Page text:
Skip to content

The Homeless Have Vigorous Circadian Clocks

Photo by John Moeses Bauan / Unsplash

Sacred Cow Homeless

Ari Matti Mustonen had a good set at the Comedy Mothership. He comes from Estonia. He pointed out that they have homeless in Europe too, but they're not . . . erratic. He talked about moving to Austin and dealing with a homeless guy who's always verbally assaulting everyone, but everyone is cool with it.

"That's Mike. He's alright."

Ari didn't understand. He implored a little common sense, in his Estonian brogue:

"Mr. Open Carry. Would you please shoot Mike? He's scaring everyone!"

Amen to that.

I remember staying at the Golden Nugget in downtown Vegas in 2022. I walked outside on a crisp morning and a homeless guy was sleeping in one of the big stone planters that decorate the front of the hotel.

The Nugget employees and cops on the beat just walked by.

"That's Mike. He's alright."

The thing is, I think Mike is alright too. He just isn't a sacred cow, and neither was that overweight homeless guy in the Golden Nugget planter. We ought to stop treating them as such.

Read the rest.

Why All of America Could See a San Francisco-Style Homelessness Crisis
Overwhelmed with homeless people, cities and towns seek relief from the trap of having to either provide housing or leave encampments alone.

Read: The Homeless Are Now Early Morning Risers

Reverse Draculas. The sun comes up and so do they.

Everything else in them is broken, but they have robust circadian clocks?

Chesterton and Paradox

I shamelessly ripped off this GKC anecdote last Monday, taken from a review of Chesterton's first book of essays.

Of course, reality is ultimately paradoxical. Chesterton was deeply in touch with reality: his right hemisphere seemed hardwired to it, so much so that his left hemisphere was often MIA in his daily life, leading to hilarious anecdotes about his absent-mindedness.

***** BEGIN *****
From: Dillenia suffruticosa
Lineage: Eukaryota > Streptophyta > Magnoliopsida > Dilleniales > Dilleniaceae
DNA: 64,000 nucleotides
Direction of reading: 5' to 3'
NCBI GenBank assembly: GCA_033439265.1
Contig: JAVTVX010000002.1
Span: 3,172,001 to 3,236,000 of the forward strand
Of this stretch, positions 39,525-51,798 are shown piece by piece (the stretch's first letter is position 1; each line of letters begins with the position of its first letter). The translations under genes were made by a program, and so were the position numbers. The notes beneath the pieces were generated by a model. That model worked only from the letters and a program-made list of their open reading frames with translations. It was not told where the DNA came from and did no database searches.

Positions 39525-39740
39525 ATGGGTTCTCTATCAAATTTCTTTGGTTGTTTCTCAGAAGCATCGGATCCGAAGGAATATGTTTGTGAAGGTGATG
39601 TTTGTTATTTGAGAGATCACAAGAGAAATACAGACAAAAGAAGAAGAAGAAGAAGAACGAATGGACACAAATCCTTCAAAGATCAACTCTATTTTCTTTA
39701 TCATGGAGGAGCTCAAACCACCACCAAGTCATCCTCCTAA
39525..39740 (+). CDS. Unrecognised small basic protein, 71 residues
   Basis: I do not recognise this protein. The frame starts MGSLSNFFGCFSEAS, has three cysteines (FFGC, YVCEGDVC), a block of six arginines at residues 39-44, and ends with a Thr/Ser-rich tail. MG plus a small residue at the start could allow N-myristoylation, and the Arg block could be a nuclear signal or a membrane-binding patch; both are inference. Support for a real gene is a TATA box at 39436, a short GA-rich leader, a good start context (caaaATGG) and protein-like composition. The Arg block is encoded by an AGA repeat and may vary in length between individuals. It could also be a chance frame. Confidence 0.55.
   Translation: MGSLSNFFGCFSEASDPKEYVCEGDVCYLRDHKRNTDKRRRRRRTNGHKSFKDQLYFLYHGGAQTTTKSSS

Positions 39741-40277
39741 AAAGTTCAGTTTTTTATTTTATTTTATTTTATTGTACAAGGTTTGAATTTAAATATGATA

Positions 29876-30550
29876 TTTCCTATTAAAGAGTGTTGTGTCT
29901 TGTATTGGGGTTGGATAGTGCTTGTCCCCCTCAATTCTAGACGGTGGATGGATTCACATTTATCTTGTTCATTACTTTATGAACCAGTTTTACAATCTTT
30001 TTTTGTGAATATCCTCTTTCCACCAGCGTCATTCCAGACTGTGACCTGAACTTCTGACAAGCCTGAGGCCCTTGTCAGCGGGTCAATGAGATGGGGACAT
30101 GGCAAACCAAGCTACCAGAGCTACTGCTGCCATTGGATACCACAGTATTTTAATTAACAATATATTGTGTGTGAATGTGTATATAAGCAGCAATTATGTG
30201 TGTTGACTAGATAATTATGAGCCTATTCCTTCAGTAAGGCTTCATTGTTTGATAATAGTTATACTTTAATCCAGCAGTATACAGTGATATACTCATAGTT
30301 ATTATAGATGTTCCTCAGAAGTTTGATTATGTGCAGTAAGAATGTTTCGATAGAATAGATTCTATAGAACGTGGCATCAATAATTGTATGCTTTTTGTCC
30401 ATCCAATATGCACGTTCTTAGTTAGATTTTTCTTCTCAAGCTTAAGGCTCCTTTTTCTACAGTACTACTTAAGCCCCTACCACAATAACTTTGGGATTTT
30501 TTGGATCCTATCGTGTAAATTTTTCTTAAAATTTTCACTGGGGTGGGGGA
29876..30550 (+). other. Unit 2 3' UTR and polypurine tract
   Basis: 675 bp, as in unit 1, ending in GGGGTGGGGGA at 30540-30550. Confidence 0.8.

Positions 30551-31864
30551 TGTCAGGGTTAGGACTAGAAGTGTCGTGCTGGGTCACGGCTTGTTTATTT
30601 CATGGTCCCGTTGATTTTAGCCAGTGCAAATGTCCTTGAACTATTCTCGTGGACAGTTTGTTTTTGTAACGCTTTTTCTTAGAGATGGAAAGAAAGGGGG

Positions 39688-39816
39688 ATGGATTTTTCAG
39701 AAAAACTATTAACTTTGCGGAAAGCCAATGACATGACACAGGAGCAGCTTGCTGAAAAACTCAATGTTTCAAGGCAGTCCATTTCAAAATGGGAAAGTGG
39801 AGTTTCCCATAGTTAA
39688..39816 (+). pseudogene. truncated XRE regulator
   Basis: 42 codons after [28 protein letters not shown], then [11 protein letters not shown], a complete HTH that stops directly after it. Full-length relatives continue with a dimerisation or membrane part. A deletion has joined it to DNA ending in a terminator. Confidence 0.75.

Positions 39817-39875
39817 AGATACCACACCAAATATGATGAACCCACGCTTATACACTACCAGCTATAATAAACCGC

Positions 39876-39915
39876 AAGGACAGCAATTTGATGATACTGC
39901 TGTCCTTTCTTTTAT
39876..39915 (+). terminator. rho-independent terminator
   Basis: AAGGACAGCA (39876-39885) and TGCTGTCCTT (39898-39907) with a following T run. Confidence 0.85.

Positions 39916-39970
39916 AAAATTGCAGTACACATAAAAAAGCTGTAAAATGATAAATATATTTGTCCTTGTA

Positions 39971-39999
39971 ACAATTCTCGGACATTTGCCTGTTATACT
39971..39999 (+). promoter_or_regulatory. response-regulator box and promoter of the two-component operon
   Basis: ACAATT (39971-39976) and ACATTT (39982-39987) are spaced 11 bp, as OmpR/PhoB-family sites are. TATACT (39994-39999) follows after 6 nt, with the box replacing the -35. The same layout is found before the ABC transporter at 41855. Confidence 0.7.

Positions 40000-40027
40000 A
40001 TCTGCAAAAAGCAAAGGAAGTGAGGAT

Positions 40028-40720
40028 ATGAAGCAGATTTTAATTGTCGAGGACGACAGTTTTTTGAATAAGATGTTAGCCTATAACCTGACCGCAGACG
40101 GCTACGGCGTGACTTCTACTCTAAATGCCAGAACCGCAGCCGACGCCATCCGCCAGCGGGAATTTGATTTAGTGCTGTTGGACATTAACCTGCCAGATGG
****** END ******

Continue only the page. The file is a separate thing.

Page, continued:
I suspect paradox colored Chesterton's mental world like hate colored Stalin's.

There's a wonderful little book about GKC and paradox by Hugh Kenner. The introduction is by Marshall McLuhan. If you can find it for a reasonable price, snatch it up.

It'll hurt your brain, but that's good. No, it's not good because it makes you think. It's good because that pain in your brain is your left hemisphere recoiling against something (paradox) that defies logic and categories and black/white lines.

Kenner spends a lot of time exploring the analogy and the instinct for being. They're radically important concepts. Bishop Barron briefly explores the same thing (the "intuition of being") in the second half of his excellent interview with Lex Friedman.

#304 – Bishop Robert Barron: Christianity and the Catholic Church | Lex Fridman Podcast
Robert Barron is a bishop and founder of Word on Fire Catholic Ministries. Please support this podcast by checking out our sponsors: – Mizzen+Main: and use code LEX to get $35 off – BetterHelp: to get 10% off – Notion: to get up to $1000 off team plan – Blinkist: and use code LEX to get 25% off premium – Eight Sleep: and use code LEX to get special savings EPISODE LINKS: Robert’s Instagram: Robert’s Twitter: Word on Fire’s Instagram: Word on Fire’s Twitter: Word on Fire’s Website: Robert’s Books:
When we reach the limits of our logic, but still see (feel, sense, intuit) there’s something else ("being") there, we’ve reached the Tao: paradox, absurdity, the tragedy of existence, the grund . . . whatever you want to call it.
"Man is not a mind that thinks, but a being who knows other beings as true, who loves them as good, and who enjoys them as beautiful." Etienne Gilson, The Philosopher and Theology. Gilson was a Descartes expert who probably did more to rid the world of Cartesian philosophy than anyone besides the postmodernist philosophers. Gilson, however, also tried to restore sanity (respect for the Tao), as opposed to the postmodernists, who merely (but helpfully, IMHO) tore everything down that Descartes started.